desolate

adjective
des·​o·​late | \ ˈde-sə-lət How to pronounce desolate (audio) , ˈde-zə- \

Definition of desolate

 (Entry 1 of 2)

1 : devoid of inhabitants and visitors : deserted a desolate abandoned town
2 : joyless, disconsolate, and sorrowful through or as if through separation from a loved one a desolate widow
3a : showing the effects of abandonment and neglect : dilapidated a desolate old house
b : barren, lifeless a desolate landscape
c : devoid of warmth, comfort, or hope : gloomy desolate memories

desolate

verb
des·​o·​late | \ ˈde-sə-ˌlāt How to pronounce desolate (audio) , ˈde-zə- \
desolated; desolating

Definition of desolate (Entry 2 of 2)

transitive verb

: to make desolate:
a : to deprive of inhabitants The neighboring towns were desolated.
b : to lay waste desolating the city with bombs
c : forsake their desolated families back home
d : to make wretched

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Other Words from desolate

Adjective

desolately adverb
desolateness noun

Verb

desolater or desolator \ ˈde-​sə-​ˌlā-​tər How to pronounce desolate (audio) , ˈde-​zə-​ \ noun
desolatingly \ ˈde-​sə-​ˌlā-​tiŋ-​lē How to pronounce desolate (audio) , ˈde-​zə-​ \ adverb

Choose the Right Synonym for desolate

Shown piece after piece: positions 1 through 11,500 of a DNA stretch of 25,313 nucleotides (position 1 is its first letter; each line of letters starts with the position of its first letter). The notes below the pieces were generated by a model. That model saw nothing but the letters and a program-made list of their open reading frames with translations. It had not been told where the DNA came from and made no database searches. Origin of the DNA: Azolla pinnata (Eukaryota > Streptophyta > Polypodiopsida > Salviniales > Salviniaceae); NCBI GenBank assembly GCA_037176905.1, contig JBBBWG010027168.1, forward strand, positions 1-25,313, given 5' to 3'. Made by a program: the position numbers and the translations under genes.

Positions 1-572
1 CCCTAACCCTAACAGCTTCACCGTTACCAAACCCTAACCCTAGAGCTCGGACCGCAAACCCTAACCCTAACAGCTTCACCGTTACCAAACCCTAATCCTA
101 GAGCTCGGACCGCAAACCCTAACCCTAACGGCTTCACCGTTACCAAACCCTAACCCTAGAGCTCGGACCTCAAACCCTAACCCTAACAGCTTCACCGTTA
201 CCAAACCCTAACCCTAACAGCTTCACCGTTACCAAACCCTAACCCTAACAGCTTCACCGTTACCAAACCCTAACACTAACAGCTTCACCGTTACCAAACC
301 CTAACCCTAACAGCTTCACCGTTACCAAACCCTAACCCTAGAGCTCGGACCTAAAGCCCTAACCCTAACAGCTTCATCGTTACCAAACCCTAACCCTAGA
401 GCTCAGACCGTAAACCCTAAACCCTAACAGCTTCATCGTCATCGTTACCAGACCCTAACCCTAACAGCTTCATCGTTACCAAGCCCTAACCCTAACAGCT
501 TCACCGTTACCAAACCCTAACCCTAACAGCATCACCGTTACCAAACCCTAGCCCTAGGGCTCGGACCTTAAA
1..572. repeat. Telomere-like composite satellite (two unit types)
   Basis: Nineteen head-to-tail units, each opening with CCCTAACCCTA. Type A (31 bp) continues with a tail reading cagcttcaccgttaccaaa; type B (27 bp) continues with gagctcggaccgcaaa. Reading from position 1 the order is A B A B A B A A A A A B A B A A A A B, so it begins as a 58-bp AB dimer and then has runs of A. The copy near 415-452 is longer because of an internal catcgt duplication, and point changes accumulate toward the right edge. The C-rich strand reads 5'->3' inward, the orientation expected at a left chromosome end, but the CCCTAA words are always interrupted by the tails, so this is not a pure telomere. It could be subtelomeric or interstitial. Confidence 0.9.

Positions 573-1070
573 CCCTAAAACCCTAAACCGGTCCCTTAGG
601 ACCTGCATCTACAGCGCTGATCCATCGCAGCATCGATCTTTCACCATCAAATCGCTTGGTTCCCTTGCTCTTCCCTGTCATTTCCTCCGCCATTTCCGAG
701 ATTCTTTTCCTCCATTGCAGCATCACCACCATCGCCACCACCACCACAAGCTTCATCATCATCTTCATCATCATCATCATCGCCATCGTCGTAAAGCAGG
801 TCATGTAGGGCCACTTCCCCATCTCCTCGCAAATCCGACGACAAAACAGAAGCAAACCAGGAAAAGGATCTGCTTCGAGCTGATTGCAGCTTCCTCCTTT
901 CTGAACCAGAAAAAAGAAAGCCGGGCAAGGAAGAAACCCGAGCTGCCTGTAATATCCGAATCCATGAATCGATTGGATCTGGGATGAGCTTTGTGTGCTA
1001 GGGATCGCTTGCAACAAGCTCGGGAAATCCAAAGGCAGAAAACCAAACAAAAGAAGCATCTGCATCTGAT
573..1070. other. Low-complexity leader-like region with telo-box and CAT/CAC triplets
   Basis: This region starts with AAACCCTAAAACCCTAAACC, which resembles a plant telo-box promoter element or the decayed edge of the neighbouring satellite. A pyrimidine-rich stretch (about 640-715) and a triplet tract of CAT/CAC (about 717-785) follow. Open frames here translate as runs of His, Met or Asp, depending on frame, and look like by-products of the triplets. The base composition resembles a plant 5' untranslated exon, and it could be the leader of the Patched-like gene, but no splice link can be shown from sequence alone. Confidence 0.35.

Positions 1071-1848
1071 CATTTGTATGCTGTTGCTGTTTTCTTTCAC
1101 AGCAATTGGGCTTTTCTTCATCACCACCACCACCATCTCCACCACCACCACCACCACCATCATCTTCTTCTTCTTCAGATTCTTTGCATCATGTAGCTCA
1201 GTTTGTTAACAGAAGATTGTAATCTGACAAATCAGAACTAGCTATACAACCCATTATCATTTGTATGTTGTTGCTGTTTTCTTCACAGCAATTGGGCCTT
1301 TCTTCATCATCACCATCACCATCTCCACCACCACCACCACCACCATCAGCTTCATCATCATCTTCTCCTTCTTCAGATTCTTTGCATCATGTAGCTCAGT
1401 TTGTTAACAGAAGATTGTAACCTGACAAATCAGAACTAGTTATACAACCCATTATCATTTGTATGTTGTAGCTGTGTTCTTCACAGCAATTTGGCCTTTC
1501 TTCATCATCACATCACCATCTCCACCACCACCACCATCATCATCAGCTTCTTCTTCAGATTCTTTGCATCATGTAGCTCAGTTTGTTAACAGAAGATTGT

Adjective

alone, solitary, lonely, lonesome, lone, forlorn, desolate mean isolated from others. alone stresses the objective fact of being by oneself with slighter notion of emotional involvement than most of the remaining terms. everyone needs to be alone sometimes solitary may indicate isolation as a chosen course glorying in the calm of her solitary life but more often it suggests sadness and a sense of loss. left solitary by the death of his wife lonely adds to solitary a suggestion of longing for companionship. felt lonely and forsaken lonesome heightens the suggestion of sadness and poignancy. an only child often leads a lonesome life lone may replace lonely or lonesome but typically is as objective as alone. a lone robin pecking at the lawn forlorn stresses dejection, woe, and listlessness at separation from one held dear. a forlorn lost child desolate implies inconsolable grief at loss or bereavement. desolate after her brother's death